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2021 online sermons » Derek Prince » Derek Prince - Two Types Of Judgements From God

Derek Prince - Two Types Of Judgements From God

Derek Prince - Two Types Of Judgements From God
TOPICS: Judgment

It remains in this final session to deal with the final foundation doctrine, eternal judgment. Now, when we speak about judgment we need to realize, that there are two main ways in which God brings judgment on people. The first is His judgments in history; the second, which is the kind of judgment, we’re going to talk about, is His eternal judgments. Those judgments which confront us as we step out of time into eternity. It’s important to be able to distinguish the two types of judgments, otherwise we might be confused by what seem to be conflicting statements. The first judgment of God is in history and it involves bringing blessing, or punishment on succeeding generations according to the way, the first generation has responded to God.

In Exodus 20:4-6, we have a very clear example of God’s historical judgments. Exodus 20:4-6, which is part of what we call the Ten Commandments. You shall not make for yourself any carved image, or any likeness of anything that is in heaven above or that is in the earth, beneath, or that is in the water under the earth. You shall not bow down to them, nor worship them. For I the Lord your God am a jealous God, visiting the iniquity of the fathers on the children to the third, and fourth generation of those who hate me, but showing mercy to thousands, of those who love me and keep my commandments. We see there that the sin of idolatry, which is the greatest of all sins, carries with it a judgment that extends to the succeeding three, or four generations. That’s a judgment in history and there are countless, examples of how that judgment has actually worked out in the history, of Israel and of other nations that have been involved in idolatry.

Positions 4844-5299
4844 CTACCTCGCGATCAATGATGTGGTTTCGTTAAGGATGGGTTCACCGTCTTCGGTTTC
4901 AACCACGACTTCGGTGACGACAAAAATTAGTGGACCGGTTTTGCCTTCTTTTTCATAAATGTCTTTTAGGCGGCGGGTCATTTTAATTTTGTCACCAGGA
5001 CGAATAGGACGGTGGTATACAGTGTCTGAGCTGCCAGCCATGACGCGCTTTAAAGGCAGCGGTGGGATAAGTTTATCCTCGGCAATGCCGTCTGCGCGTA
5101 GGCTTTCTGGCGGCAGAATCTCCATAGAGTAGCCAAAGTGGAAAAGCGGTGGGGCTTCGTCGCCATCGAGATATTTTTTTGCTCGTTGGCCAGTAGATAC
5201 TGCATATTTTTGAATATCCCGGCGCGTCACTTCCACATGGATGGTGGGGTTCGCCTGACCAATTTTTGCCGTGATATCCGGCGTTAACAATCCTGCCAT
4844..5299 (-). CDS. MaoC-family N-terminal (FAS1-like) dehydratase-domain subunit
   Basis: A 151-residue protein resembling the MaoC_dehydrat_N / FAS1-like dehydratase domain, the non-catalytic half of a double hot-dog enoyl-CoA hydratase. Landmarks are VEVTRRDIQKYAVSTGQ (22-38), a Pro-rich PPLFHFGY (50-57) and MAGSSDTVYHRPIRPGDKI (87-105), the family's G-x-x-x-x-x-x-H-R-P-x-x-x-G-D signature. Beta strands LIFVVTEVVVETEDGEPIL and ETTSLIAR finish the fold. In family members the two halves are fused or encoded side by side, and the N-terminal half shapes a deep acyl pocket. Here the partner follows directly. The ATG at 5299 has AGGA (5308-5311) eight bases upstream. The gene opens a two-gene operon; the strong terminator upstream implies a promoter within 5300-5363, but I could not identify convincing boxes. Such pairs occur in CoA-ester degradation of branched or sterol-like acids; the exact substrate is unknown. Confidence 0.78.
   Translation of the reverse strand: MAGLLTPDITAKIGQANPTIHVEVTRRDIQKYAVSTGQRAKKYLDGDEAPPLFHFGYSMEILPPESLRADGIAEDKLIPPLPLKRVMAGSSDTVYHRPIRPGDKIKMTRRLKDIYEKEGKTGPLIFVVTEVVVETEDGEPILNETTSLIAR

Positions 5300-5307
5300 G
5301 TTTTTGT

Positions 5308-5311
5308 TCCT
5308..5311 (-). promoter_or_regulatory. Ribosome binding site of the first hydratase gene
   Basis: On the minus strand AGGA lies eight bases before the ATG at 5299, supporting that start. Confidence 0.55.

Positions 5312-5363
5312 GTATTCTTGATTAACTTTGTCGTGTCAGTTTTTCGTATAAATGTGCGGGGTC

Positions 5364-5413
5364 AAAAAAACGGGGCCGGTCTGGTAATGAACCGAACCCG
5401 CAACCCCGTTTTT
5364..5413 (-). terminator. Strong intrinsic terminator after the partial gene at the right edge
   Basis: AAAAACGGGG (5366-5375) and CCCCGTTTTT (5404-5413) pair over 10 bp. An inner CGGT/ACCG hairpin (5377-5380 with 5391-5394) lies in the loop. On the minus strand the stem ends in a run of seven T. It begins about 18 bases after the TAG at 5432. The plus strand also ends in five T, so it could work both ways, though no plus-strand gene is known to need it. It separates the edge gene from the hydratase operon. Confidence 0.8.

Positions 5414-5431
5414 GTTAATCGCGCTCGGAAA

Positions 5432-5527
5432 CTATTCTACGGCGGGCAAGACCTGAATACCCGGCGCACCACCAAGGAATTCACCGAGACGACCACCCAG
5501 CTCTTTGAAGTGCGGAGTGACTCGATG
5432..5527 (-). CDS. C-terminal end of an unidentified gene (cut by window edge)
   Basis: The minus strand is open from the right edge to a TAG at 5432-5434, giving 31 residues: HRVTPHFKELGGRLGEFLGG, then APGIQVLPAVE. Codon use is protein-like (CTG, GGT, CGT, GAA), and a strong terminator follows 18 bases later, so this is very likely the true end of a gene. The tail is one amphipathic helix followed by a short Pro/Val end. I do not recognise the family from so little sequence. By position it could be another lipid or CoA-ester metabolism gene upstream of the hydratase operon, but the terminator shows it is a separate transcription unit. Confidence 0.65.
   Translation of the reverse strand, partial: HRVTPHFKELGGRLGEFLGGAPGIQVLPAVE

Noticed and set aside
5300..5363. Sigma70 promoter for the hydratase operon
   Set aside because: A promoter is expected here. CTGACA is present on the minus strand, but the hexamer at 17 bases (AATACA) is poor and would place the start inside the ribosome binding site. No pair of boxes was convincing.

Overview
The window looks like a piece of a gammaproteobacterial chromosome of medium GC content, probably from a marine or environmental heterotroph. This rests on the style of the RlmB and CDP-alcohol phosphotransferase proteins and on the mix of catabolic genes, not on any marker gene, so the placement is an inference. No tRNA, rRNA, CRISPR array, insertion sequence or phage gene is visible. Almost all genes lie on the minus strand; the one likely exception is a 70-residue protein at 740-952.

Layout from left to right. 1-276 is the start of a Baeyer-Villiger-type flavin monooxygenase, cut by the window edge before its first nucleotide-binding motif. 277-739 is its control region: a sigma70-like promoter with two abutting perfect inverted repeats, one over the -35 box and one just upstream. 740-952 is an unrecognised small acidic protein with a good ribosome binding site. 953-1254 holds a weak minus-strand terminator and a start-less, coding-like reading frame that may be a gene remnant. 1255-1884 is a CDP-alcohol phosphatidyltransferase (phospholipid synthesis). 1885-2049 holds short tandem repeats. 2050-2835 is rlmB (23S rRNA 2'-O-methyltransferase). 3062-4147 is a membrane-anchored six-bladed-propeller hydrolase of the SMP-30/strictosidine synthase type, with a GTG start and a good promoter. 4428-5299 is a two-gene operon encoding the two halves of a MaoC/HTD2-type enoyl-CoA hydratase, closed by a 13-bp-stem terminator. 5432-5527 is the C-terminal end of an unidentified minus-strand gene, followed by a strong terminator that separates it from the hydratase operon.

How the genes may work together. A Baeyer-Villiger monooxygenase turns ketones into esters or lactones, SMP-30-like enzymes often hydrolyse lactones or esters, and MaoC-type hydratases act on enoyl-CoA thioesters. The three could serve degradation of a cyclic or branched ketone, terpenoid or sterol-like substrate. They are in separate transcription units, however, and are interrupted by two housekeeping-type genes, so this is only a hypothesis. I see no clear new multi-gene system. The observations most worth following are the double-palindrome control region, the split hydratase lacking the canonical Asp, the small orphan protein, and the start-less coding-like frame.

And then in Jeremiah 32 Jeremiah also deals, with this question of God’s judgment in history. And in a prayer that he prayed to the Lord, Jeremiah 32:18, he said: You show lovingkindness to thousands and repay the iniquity of the fathers, into the bosom of their children after them. The great, the mighty God, whose name is the Lord of hosts. Jeremiah says God repays, the iniquity of the fathers into the succeeding generations. This is again a judgment in history. This also applies to God’s blessing, on the righteous. In Psalm 103, David says in verses 17-18: But the mercy of the Lord is from everlasting to everlasting, on those who fear Him, and His righteousness to children’s children, to such as keep His covenant and to those who remember, His commandments, to do them.